Monday, July 28, 2014

When you just can't write...

Sometimes the world overwhelms. Sometimes life becomes that thing that happens while you're making other plans. Sometimes available hours to write just don't appear. 

Sometimes you wonder why we live in a culture that does not support culture and the arts so that that time would be available...

It's especially hard when you are in the middle of a project you love, that is coming from deep within you, that wants to be written, that is even important, and that you know is some of the best writing you've ever done.

And life unfolds...
unexpected things, urgent needs that arise, all of this becoming new material for new writing projects, new ideas, new passion and creativity - if only there were the hours.

Often when going through a spell like this, I read other writers - not just their writing but their writing about writing. I like feeling myself in the midst of good company.

Linda Hogan is one of my favorite writers, and she is writing like crazy, new work coming out soon. I was sitting in the waiting room of a Honda dealership this morning waiting on a repair for my car's airbag system. It's not the most conducive place for contemplative reading, but I blow up a bubble around me and close off the buzz, immerse myself. Hogan had an essay in the summer double issue of Orion Magazine and these words leaped off the page:
"It seems that living with art is a story in itself, that art and harmony are one with spirituality, that it overlapped with the land, which contained so many gifts that were recognized in ways of beauty."
She is writing about the return of human bones to the mounds in Oklahoma where they were buried centuries ago, bones of a people who once lived and loved in that land, later dug up by new settlers, abused, put up for viewing (for a fee), violated - but later, with new laws in place, respectfully studied and now being returned to the sacred place from which they had been exhumed. She was among the witnesses of the reburial and her reflections about it are typical Hogan - penetrating, deeply moving, more than a bit challenging of this culture first built by the White Man.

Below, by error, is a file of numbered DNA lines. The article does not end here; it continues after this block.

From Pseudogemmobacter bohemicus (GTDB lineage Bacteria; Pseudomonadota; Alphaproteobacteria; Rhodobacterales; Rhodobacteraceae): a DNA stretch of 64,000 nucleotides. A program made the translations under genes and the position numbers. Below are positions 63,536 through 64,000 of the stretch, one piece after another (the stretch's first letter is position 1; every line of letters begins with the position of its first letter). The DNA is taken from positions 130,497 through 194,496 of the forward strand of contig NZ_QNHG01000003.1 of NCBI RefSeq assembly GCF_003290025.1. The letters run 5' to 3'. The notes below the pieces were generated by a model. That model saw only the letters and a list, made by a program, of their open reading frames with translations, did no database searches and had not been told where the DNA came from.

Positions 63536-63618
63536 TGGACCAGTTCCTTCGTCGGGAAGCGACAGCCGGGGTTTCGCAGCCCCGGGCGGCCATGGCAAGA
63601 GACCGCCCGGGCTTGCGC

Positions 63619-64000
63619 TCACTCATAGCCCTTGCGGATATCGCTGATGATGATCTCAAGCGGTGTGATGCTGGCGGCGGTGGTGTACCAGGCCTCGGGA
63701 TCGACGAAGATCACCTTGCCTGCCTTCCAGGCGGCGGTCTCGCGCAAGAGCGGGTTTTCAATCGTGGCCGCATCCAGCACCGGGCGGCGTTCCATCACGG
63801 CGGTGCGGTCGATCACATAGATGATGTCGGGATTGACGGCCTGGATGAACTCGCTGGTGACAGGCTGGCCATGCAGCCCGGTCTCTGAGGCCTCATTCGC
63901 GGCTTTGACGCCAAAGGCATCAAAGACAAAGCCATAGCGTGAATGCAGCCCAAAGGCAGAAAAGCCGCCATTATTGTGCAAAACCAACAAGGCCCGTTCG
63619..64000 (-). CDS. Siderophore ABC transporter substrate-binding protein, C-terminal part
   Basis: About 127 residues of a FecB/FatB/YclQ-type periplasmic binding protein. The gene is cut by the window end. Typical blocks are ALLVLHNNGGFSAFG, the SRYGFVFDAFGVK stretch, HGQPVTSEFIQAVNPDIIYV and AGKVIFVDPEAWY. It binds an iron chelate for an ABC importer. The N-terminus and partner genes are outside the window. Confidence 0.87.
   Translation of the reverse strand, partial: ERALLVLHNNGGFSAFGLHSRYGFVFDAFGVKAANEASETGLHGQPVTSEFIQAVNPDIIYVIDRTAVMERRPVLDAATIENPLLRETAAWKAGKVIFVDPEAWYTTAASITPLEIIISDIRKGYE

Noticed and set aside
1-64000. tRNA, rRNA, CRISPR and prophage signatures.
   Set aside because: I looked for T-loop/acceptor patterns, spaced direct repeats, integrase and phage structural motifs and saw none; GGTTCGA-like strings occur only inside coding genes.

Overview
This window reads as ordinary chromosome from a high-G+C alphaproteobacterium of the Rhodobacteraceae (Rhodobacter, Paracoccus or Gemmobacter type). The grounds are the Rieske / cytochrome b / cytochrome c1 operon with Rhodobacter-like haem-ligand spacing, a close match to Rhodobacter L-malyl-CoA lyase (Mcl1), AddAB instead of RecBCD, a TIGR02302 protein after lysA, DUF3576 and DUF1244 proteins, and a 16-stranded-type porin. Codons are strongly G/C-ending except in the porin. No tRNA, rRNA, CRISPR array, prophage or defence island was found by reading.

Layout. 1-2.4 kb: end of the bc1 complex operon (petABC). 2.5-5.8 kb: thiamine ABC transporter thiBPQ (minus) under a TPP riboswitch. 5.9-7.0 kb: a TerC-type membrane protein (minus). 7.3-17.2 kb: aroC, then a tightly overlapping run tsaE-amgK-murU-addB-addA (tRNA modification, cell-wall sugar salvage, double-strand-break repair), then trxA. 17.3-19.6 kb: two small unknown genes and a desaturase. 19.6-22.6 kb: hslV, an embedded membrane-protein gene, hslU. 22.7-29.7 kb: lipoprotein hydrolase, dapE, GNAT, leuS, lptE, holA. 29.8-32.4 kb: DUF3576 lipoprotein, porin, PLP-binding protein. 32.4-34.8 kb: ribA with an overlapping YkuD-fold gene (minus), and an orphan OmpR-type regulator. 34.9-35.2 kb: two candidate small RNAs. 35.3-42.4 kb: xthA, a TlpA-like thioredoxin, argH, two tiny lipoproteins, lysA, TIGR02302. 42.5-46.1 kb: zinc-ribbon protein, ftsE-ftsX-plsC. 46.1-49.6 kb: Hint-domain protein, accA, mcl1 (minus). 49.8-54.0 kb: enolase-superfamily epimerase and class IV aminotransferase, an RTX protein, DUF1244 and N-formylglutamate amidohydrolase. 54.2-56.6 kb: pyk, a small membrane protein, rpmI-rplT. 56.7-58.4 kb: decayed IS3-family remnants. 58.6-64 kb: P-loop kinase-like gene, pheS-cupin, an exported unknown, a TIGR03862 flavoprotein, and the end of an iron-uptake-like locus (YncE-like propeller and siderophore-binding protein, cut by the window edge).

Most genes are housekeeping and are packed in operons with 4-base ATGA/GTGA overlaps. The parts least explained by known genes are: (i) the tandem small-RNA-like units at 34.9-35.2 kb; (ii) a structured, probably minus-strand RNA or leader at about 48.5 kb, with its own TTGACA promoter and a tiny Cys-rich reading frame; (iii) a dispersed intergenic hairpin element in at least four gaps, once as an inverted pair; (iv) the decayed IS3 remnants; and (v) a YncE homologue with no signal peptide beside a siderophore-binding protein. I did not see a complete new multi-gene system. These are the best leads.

A bit farther on, at the end of the burial when the workers are now gone, she sits for a while  in the deep silence with the remains of a community long disappeared, but again part of our Earth, our very soil here in this nation, and she writes:
"The silence is important. Much grows and lives in the silences."
Which is true. Which is incredibly true. So much grows and lives there.

And I hope my work will, even when it sits within me in keen and restless anticipation ("Margaret, c'mon, here we are waiting for you; the words, they are here waiting for you. They will wait. They won't abandon you."). 

And once again I have to learn to trust that. Because finding hours of available time will be very difficult over coming weeks - in part because of plans that were made (a paid-for gig to help pay the rent), and in large part because of life happening despite other plans or intentions. And the writer, too, has to live in space and time and the needs of others and the needs of one's own life, and the sorrows of this world that sometimes leave one almost paralyzed or collapsed in tears.

That's another danger of the silences. You can't control what enters.

Because a writer, at their best, is opening to the world, not closing to it, even in the private space (silence) of one's writing room. Sometimes the world comes in like a flood washing over you, and you just have to go with it, let it deposit you back on the shore - otherwise you might drown in it or be smashed to pieces.

As I let myself go with all these current waves, I trust that the words are there in the water surrounding me. We will flow together. We will meet on the shore.